"By Night An Atheist Half-believes In God"
Context: The poet excoriates the use of "wit" in poetry, which too often is used to exalt sensuality and not virtue. The bulk of the poetry of sensuality far exceeds that of virtue, which should be the true subject of poetry. The poet goes on to say that night is the time for thought; during daylight, virtue, a frail and fair thing, suffers in the crowd. Few people bring back to their homes at evening the manners they possessed in the morning; their thoughts are blotted by the corruption of the world, their good resolutions are shaken, their thoughts tainted. The example of others is a bad thing; people see vain ambition and are stimulated to pursue their own ambitions. The riot, pride, and perfidy everywhere evident undermine otherwise good and virtuous people and set them upon wrong courses. A single glance can carry infection. Safety lies only in remaining remote from the crowd. At night, freed from the fevers and distractions of the day, we are close to the deity; we realize our faults and vice loses its allurements and looks as black as the night itself. At night even the atheist has doubts about his spiritual questionings and almost believes in God.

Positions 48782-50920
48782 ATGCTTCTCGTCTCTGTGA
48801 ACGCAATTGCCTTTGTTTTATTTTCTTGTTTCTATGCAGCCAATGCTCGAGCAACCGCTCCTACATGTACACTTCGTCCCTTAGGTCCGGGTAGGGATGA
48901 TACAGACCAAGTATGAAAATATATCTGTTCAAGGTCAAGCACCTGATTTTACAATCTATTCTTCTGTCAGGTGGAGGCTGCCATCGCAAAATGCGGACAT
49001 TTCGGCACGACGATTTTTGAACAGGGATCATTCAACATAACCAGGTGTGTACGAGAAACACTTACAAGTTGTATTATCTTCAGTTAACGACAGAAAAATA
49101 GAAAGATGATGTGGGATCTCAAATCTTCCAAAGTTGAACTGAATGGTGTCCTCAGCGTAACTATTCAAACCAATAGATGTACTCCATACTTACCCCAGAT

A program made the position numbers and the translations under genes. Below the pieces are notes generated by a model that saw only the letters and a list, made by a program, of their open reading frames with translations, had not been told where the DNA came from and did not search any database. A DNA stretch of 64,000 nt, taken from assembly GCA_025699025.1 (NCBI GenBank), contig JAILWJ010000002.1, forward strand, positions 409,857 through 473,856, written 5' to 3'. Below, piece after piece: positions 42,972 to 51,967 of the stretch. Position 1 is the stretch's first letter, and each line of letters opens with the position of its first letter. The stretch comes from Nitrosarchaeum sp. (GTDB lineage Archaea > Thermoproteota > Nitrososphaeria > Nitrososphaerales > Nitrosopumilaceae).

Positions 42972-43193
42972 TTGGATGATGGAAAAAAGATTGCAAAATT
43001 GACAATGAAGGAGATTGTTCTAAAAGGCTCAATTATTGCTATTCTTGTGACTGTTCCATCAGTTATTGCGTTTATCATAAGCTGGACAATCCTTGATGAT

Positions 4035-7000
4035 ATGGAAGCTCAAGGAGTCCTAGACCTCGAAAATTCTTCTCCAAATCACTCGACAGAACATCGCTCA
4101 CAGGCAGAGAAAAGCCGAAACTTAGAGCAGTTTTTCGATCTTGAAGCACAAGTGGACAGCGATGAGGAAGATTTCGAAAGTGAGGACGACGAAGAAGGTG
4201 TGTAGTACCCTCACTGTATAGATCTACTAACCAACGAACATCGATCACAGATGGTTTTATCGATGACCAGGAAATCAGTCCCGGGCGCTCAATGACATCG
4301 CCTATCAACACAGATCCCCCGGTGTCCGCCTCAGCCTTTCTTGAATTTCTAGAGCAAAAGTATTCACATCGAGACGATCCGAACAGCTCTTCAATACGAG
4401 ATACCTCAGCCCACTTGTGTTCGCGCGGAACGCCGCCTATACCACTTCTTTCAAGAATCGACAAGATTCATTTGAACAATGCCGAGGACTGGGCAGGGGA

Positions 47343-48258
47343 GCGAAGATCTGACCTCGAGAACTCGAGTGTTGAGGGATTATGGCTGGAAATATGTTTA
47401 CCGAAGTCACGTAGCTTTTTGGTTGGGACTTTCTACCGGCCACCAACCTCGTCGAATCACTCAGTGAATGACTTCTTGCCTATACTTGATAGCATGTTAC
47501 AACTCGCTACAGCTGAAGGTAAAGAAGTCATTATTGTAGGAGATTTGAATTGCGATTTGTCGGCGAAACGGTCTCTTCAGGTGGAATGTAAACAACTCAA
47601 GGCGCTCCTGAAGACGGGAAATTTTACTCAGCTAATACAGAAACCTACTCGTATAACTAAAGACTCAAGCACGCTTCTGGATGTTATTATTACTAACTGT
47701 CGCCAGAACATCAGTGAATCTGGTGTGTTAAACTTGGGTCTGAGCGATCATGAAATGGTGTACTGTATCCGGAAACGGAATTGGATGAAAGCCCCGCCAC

This sacred shade, and solitude, what is it?'Tis the felt presence of the deity.Few are the faults we flatter when alone,Vice sinks in her allurements, is ungilt,And looks, like other objects, black by night.By night an atheist half-believes in God.